It’s really sad that the party which championed and established free, universal public primary education and which created the system of land grants and public funding that helped establish our network of public universities and affordable higher education has so utterly abandoned its founding principles. But they’ve done it on race, on education, and on virtually everything the Republican party stood for when it began. I outline in very brief summary some of those Civil War era changes in a little undergraduate paper I once did on the topic. (It’s nothing special, but I’m often surprised how little so many people seem to know about our history.) And frankly, anyone who believes that Abraham Lincoln would be anything but utterly disgusted by the modern GOP has never actually read Lincoln. I would support the party he helped found in a heartbeat if it actually still existed anywhere.

A coup d’etat? Possibly. Propaganda is a powerful tool. We know that from history. Democrats may be betting that conceding 2012 and allowing the GOP to continue their regressive and oppressive policies unabated will fuel a popular revolt. I’m not so sure. Once the iron boot is firmly in place, it can be difficult to lift. Even Teddy Roosevelt’s progressive efforts against the barons of the gilded age took decades to truly take root and flower. It may already be too late. I hope it’s not. I would like my children and grandchildren to have the opportunities that were once a core value of America. But I’m not at all sure they will. Plutocracy used to be a term to describe us churned out by propaganda machines. Unfortunately, we are poised on the precipice of turning that pejorative into our reality. At least, I hope we’re merely poised and have not already done so.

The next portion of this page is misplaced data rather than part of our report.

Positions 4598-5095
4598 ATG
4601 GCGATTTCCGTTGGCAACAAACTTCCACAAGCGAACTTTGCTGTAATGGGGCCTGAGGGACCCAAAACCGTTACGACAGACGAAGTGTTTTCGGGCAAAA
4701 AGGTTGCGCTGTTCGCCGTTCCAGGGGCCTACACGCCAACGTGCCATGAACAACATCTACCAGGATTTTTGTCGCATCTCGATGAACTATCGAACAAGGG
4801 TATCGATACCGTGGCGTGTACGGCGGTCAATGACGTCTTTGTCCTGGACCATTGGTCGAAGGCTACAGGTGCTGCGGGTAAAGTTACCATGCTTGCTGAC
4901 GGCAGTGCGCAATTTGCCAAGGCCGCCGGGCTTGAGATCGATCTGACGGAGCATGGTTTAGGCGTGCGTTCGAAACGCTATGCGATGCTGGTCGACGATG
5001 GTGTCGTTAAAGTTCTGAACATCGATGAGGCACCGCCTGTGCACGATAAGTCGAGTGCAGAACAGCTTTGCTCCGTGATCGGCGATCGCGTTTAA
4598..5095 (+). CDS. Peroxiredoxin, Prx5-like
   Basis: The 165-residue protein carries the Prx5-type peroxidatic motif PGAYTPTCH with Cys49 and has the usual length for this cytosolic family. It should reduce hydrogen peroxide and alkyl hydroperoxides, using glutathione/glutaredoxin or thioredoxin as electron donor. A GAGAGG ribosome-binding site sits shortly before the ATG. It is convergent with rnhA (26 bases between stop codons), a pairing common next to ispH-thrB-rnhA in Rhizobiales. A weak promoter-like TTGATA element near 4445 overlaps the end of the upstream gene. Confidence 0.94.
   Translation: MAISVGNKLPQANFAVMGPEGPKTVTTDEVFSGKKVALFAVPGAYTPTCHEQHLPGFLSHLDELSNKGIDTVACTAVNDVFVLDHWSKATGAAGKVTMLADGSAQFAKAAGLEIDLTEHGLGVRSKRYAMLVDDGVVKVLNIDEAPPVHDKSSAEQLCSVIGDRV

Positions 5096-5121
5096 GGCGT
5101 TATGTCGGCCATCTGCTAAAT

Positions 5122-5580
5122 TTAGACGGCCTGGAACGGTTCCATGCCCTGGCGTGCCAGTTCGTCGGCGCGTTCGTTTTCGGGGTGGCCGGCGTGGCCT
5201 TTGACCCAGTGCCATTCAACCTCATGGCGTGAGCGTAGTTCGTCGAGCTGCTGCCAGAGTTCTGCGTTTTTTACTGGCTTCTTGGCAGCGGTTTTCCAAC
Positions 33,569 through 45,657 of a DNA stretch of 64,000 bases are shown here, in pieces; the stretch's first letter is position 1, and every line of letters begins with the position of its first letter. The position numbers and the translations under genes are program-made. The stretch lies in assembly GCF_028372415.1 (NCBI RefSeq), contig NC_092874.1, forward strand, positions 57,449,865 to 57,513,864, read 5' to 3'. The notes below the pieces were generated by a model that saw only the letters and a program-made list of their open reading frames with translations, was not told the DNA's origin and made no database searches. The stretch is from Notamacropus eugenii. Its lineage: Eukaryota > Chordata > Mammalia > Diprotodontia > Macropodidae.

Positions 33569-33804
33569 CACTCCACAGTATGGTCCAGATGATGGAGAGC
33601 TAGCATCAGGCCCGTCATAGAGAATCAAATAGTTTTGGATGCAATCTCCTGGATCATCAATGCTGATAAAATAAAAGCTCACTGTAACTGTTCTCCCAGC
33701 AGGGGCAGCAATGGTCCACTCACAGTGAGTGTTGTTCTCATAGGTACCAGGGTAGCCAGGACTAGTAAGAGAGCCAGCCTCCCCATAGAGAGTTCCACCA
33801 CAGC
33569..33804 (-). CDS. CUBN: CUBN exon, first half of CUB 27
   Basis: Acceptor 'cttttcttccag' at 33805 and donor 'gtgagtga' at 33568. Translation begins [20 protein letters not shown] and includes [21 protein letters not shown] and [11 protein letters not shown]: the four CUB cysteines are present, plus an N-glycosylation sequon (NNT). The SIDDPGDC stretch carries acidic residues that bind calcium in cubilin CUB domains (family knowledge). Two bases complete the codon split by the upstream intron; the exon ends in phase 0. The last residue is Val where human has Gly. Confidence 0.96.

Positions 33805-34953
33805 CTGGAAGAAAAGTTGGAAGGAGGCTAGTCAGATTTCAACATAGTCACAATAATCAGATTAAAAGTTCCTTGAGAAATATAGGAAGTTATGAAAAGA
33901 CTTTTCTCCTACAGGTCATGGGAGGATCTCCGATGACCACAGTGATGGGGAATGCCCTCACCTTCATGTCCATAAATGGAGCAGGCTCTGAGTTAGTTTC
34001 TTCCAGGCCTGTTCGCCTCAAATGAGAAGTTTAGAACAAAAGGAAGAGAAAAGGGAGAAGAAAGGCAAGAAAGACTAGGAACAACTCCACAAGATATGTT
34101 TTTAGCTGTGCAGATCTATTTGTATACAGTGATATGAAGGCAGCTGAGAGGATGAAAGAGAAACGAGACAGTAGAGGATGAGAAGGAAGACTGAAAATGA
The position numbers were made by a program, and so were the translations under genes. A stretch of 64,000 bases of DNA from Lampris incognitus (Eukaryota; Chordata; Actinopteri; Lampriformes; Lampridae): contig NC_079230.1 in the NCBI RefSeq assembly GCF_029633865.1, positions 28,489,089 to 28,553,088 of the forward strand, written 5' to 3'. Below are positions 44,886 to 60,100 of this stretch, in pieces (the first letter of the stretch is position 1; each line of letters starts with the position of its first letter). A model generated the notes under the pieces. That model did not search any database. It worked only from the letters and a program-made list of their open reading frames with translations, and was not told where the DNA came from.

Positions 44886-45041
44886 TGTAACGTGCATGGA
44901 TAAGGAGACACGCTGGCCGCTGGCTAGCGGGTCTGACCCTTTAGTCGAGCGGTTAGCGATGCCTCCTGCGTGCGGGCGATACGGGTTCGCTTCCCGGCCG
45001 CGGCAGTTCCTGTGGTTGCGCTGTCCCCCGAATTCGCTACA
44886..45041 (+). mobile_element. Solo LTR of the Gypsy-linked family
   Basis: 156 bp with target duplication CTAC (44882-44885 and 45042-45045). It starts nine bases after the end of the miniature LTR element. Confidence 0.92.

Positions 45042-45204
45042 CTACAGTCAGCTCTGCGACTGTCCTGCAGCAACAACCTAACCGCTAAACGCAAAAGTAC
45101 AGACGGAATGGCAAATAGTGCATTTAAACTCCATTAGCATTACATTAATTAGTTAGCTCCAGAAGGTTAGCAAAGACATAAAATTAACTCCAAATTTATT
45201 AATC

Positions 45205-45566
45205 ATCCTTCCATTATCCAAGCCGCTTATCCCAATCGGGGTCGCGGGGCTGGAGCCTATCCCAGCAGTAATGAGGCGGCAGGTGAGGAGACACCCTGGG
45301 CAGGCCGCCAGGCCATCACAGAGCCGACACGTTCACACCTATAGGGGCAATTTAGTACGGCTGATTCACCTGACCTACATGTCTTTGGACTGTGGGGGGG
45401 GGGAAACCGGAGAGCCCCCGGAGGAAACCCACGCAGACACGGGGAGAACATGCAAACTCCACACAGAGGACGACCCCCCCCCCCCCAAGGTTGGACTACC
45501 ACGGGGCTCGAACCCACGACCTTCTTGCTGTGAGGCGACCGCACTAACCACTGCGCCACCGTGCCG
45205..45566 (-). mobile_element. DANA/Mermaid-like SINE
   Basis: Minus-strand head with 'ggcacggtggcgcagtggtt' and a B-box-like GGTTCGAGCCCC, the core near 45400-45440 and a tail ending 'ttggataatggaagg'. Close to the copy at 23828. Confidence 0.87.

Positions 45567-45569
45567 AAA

Think of the Children. Yep. I have kids who have been coming into adulthood in this mess. Fortunately, I have developed soon privilege since my poverty-stricken teen parent years and have managed to change quintiles and the current state of American class mobility (virtually none) indicates that may help them. And they are all smart people who have had and will have the opportunity for higher education if that’s the path they choose. Nevertheless, I’m worried about them. And a lot of their friends? Not so fortunate. At all.

The Truth about Taxes. Not that facts seem to matter much today.

Jay Smooth on the Michelle Obama/Beyonce “controversy”. Seriously. It was one. But his response is fantastic.

Peter Weyland — TED2023: I will change the world! Everyone has probably seen this, but if not enjoy! If you have no idea what this is about, then who are you and why are you reading my blog? Just kidding. Maybe. 😉